- Ask the prosecutor to notify you in advance if the perpetrator is getting out of jail.
- Speak with the prosecutor about getting a stay away order. A court can order a perpetrator to stay away from you if it is readily apparent some act that has been performed or threatened would produce injury. The court should order the perpetrator to stay away from you as a condition of release.
- VINE (Victim Information and Notification Everyday) is an automated system that can notify you about court dates related to your case via email or the phone. To register for VINE, call 1-866-MD4VINE and follow the prompts.
BE SAFE AT THE COURTHOUSE
- Sit as far away from the perpetrator as you can. You do not have to look at or talk to the perpetrator or the perpetrator's family or friends.
- Bring a friend or relative with you to wait until your case is heard.
- Tell a bailiff or sheriff that you fear the perpetrator and to look out for you.
- Make sure you have your court order before you leave.
- Ask the judge or sheriff to keep the perpetrator for a while after court ends. Leave quickly.
- If you think the perpetrator is following you, call the police immediately.
- If you have to travel to another state for work, to get away from the perpetrator, or for any other reason, take your peace or protective order with you. It is valid everywhere.
PRESERVE YOUR PRIVACY
- Utilize a search engine like Google or Yahoo to familiarize yourself with the information about you that is available over the Internet.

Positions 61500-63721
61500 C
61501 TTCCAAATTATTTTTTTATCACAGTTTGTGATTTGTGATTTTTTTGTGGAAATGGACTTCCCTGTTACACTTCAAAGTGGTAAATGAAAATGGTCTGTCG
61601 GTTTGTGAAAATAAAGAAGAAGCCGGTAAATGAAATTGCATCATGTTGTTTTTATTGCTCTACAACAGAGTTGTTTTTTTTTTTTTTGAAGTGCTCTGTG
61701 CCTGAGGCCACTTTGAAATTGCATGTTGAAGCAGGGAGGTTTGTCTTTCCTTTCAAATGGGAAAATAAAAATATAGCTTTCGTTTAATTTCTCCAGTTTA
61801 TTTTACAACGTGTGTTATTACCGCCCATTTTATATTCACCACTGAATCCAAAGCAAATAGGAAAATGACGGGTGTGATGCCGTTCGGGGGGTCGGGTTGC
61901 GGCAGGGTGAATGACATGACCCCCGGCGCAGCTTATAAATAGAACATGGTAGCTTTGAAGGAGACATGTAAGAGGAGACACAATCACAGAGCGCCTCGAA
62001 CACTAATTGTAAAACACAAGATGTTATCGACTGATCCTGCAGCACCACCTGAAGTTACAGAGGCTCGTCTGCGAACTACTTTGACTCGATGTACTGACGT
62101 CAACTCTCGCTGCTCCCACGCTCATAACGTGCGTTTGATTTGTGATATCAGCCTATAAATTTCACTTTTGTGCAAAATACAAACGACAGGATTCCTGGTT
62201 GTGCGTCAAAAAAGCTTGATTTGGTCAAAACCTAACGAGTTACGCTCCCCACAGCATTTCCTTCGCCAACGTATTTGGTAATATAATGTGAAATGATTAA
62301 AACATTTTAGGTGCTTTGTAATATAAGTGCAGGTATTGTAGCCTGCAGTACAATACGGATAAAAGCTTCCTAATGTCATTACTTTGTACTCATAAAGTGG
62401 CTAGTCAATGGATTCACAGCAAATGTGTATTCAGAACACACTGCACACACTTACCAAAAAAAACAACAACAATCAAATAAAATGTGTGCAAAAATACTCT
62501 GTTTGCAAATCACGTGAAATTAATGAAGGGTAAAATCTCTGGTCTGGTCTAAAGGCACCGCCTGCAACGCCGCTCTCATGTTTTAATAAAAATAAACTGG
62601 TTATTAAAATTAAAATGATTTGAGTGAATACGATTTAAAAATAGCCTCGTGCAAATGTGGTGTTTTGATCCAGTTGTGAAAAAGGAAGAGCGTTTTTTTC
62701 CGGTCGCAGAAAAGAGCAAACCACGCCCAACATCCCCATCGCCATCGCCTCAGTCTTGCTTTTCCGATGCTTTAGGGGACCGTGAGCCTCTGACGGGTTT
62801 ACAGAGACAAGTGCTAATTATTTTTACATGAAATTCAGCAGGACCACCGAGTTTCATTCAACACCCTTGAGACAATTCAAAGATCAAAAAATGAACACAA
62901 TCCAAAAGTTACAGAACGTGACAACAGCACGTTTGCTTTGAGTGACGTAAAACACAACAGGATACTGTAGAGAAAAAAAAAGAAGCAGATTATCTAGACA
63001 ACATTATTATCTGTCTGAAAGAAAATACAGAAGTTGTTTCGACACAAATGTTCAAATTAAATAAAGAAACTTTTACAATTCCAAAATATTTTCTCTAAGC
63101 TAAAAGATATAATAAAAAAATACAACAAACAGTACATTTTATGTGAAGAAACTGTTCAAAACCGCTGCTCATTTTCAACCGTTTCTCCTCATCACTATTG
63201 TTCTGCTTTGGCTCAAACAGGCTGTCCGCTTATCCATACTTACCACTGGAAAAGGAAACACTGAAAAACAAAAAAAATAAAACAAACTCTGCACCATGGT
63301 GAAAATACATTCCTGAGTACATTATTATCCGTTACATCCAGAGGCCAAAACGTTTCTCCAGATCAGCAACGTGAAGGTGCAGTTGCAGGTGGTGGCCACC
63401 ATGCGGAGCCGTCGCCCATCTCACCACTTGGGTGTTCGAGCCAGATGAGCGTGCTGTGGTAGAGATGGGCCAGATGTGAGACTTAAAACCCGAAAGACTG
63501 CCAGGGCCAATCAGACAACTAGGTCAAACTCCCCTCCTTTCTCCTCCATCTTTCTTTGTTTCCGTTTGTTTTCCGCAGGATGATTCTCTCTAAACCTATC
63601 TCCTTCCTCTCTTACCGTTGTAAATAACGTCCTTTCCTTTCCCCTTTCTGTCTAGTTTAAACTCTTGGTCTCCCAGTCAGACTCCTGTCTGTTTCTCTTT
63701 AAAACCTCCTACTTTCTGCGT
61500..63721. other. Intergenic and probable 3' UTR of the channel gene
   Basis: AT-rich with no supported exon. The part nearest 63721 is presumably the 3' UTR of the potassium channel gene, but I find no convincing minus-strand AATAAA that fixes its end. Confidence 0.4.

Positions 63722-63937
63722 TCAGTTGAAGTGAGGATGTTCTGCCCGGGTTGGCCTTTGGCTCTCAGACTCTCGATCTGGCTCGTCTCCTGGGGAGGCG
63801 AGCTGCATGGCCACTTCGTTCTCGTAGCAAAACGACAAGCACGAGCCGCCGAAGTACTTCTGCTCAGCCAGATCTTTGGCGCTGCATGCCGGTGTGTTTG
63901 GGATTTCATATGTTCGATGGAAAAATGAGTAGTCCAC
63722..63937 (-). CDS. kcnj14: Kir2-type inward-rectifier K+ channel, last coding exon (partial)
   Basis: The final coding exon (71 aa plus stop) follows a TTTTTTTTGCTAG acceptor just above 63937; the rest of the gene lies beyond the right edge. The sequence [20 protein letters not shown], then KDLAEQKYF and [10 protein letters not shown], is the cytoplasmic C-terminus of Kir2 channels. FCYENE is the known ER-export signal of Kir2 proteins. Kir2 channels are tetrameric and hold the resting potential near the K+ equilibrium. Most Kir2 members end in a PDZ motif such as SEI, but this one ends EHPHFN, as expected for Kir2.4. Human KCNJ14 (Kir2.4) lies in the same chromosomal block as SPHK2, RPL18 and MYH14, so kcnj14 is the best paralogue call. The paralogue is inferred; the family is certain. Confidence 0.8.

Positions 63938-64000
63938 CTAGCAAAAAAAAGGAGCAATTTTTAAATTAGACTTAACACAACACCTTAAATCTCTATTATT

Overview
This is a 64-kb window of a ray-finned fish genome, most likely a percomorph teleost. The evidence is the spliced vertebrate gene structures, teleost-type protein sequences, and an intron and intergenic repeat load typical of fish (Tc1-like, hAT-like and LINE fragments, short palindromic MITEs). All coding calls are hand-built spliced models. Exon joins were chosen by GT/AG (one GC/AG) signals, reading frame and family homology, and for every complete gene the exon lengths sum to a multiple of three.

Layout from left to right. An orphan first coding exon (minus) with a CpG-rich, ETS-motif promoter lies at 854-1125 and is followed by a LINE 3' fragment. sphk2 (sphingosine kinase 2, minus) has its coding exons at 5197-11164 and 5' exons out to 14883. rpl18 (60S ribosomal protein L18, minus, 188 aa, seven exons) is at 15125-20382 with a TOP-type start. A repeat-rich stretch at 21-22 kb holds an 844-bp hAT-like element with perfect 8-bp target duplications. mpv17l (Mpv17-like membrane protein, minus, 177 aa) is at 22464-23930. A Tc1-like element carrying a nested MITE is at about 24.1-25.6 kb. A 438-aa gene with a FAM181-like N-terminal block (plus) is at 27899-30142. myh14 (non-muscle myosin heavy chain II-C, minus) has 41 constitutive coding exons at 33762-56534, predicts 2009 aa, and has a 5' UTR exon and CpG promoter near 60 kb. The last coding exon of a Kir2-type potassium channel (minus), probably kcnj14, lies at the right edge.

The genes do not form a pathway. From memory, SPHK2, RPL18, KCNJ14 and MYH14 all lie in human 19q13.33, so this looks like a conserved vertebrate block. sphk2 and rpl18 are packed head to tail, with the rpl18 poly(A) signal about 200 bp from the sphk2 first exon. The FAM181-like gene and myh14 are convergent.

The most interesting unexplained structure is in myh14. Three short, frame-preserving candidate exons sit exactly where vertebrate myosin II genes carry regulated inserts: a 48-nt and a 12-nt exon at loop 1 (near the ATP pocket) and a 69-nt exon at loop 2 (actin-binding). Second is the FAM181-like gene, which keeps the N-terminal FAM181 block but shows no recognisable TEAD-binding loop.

- Make sure to keep track of unwanted phone calls and text messages and to save voicemail from the perpetrator.
- Check your computer for signs of tampering or spyware by using updated spyware detection and antivirus software. Do not open suspicious emails.
- Change your passwords periodically. Do not use the same password more than once.
- Discuss your interest in preserving your privacy with friends and family.
- Disable the transmission of geolocation information on any smartphone or digital camera.
If you have ever used a social networking site:
- Do not share information about your home, work place, school, child care, preferred shopping venues, prospective social plans, method of transportation, or any aspect of your location or habits.
- Consider removing your picture from your profile or creating a new account without any picture whatsoever or which utilizes a nondescript image in place of your personal photograph.
- Review your security settings for each account on every site and think carefully about the information that you allow your friends and the public to access. Take the time to review your profile as it appears to you, your friends, and the public, but assume that any information online is permanently accessible by everyone.
- Delete old accounts.
- Do not accept requests to connect with anyone you do not already know. If possible on the particular site, consider restricting requests so that users must know your name or other information about you.
- Review your friends list on a monthly basis and remove individuals with whom you do not maintain meaningful contact.
- Consider detagging yourself from pictures that appear on others’ accounts.
Thanks to the ABA’s Commission on Domestic Violence and Tort Trial and Insurance Practice Section for providing a starting point for this safety plan.